Welcome! Here are the website rules, as well as some tips for using this forum.
Need to contact us? Visit https://heatinghelp.com/contact-us/.
Click here to Find a Contractor in your area.

2 boiler system EKG, be nice!

baj702 Member Posts: 44

I've never seen (irl) another boiler before. No one really talks about what they look like when they are operating, so I have no idea where any of this stands: is it normal?. I took readings every 60 seconds for two different cycles. I would really like to get some data somewhere around when it's 10F-20F outside and the heating cycle is longer.

This is a two boiler system, one is 300k BTU and the other is 275k BTU. I use the Tekmar 279 with outdoor reset. One graph corresponds to when it was 37F degrees and the other corresponds to 44F degrees.

The temp probe for the condensate temp is at the end of the main, after the F&T trap, and just before it dumps into the condensate tank.

There's a 0-3psi gauge on Boiler 1 and a 0-3psi gauge on the equalizer. They match pretty closly, but the pressure gauge on Boiler 1 is a little more jittery.

About 75% of the main is insulated. The other 25% is really hard to get to.

From the graphs:
1. It takes about 8 min for the condensate temp to start rising. It takes about another 8 min for the condensate temp to reach 175F degrees at which time the heating cycle begins. Pressure just barely starts to register.

2. Once the pressure hits 1.5lbs, boiler 2 will shut off. Boiler 1 doesn't have enough juice to continue raising the pressure, but it does slow down the descent.

3. With Boiler 2 off, the pressure begins to fall. When it hits .75lbs boiler 2 will turn back on and the pressure will rise.

The graph when the outside temp is 44 deg. It's a little warmer outside, so:
1. Steam is established a little faster
2. Pressure builds faster
3. The one boiler is more effective at slowing down the pressure drop when the other boiler burner is shut off. But it still can't build pressure by itself.


  • baj702
    baj702 Member Posts: 44
    I should add that what really makes the pressure drop when one boiler is shut off is the condensate being pumped into the boilers. The condensate is dumped into a pretty big un-insulated tank, and adding that colder water causes the pressure to drop. I think on longer cycles, where that water has all been used and so it is much hotter, that Boiler 1 is capable of maintaining the pressure and even continue to raise it so that both boilers will eventually shut off at around 1.75 psi.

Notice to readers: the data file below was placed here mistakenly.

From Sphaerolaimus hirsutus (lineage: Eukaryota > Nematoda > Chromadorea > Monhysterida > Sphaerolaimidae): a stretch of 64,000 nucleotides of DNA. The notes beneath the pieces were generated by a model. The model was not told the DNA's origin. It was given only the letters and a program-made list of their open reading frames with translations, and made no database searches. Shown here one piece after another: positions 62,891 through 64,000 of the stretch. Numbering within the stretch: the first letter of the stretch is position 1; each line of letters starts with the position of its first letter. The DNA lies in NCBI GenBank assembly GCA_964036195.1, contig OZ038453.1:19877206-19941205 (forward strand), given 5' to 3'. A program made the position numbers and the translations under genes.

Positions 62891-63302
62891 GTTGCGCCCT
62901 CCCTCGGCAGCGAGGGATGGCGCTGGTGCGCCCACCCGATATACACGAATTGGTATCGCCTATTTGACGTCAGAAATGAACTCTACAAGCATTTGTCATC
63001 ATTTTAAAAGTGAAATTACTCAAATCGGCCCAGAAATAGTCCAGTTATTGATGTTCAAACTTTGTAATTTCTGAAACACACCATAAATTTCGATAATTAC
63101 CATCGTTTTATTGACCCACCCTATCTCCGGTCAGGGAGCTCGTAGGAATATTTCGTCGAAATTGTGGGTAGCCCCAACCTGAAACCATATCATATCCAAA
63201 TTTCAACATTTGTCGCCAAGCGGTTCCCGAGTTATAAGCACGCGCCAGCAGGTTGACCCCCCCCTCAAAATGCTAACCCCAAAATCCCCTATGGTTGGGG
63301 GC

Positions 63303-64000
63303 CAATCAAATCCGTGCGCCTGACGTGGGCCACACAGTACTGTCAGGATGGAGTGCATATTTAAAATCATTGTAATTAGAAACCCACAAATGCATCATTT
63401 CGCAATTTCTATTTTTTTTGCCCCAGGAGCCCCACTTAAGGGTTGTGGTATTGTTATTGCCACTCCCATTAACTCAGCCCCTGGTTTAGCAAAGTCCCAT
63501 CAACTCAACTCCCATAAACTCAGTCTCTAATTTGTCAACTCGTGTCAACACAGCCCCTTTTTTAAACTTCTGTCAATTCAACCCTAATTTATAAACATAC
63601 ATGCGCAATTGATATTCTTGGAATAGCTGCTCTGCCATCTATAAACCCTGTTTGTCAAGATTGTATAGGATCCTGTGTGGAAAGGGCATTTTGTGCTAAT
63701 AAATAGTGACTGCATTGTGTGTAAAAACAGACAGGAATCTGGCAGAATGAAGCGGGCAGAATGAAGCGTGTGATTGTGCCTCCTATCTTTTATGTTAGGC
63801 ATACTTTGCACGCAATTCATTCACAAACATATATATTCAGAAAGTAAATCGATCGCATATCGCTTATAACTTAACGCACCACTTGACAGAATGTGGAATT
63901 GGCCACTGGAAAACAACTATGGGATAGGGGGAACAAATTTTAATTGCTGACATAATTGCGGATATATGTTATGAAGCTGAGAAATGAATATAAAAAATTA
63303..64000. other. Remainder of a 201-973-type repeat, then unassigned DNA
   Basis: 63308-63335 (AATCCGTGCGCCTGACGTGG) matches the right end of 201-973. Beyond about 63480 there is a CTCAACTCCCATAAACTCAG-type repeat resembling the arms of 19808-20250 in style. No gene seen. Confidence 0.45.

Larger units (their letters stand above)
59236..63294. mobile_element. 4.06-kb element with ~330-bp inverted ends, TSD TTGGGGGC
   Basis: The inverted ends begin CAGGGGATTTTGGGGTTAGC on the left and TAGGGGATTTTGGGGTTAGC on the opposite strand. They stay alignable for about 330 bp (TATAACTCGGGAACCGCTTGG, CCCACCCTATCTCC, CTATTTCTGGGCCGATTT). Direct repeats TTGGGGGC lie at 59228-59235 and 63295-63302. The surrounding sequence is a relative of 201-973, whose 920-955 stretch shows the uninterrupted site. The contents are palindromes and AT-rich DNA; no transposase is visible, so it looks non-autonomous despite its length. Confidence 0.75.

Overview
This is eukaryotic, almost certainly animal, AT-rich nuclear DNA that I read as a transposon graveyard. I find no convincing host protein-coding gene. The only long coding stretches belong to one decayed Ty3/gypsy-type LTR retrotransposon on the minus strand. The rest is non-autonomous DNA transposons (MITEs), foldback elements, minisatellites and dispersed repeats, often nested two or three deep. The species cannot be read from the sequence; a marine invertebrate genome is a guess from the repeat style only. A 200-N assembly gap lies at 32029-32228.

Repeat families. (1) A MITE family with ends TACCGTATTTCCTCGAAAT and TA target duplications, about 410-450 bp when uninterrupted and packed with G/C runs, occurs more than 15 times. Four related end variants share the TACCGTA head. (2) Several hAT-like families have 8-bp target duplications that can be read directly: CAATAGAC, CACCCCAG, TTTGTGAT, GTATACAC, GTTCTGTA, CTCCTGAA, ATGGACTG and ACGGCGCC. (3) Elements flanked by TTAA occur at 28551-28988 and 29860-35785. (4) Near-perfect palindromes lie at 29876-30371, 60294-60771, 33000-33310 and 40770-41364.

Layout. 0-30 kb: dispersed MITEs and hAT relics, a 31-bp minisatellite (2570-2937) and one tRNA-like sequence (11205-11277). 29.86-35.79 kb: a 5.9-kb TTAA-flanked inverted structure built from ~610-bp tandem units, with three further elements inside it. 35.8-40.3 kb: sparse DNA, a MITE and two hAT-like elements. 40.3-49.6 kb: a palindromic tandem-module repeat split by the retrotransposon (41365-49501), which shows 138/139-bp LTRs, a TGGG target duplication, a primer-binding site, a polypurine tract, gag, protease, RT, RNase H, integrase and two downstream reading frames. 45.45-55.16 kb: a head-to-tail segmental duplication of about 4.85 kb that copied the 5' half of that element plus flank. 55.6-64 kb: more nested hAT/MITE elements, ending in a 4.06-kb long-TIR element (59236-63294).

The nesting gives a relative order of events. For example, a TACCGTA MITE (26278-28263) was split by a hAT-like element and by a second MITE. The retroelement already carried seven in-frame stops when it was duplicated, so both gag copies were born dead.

JUGHNE Member Posts: 11,021
    Does each boiler have it's own feeder pump control?
    And is there a solenoid valve on each boiler that opens when it's control calls for water?

    If you can throttle down the pump delivery it may not kill the steam pressure so drastically.
  • baj702
    baj702 Member Posts: 44
    @JUGHNE There is one control for the whole system as the boilers are interconnected, i.e. same water line for both boilers. But, that's a good idea. The pump is pretty quick at pumping - about a second per pump burst, and about 2 or 3 burst to get the water level back up - and there is a gate valve to throttle it. But if I close the gate valve some, would that put more strain on the pump e.g. it not as easy to pump?
  • Jamie Hall
    Jamie Hall Member Posts: 22,908
    Oh dear A gate valve. Well, it would be ideal if you could throttle that feed rate down with a valve -- it won't hurt the pump a bit to have more head loss to deal with -- but a gate valve is NOT the way to do it. They are intended to be either full on -- or full off.
    Br. Jamie, osb
    Building superintendent/caretaker, 7200 sq. ft. historic house museum with dependencies in New England
  • baj702
    baj702 Member Posts: 44
    @Jamie Hall What type of valve should I get?
  • SuperTech
    SuperTech Member Posts: 2,120
    A globe valve would be much better.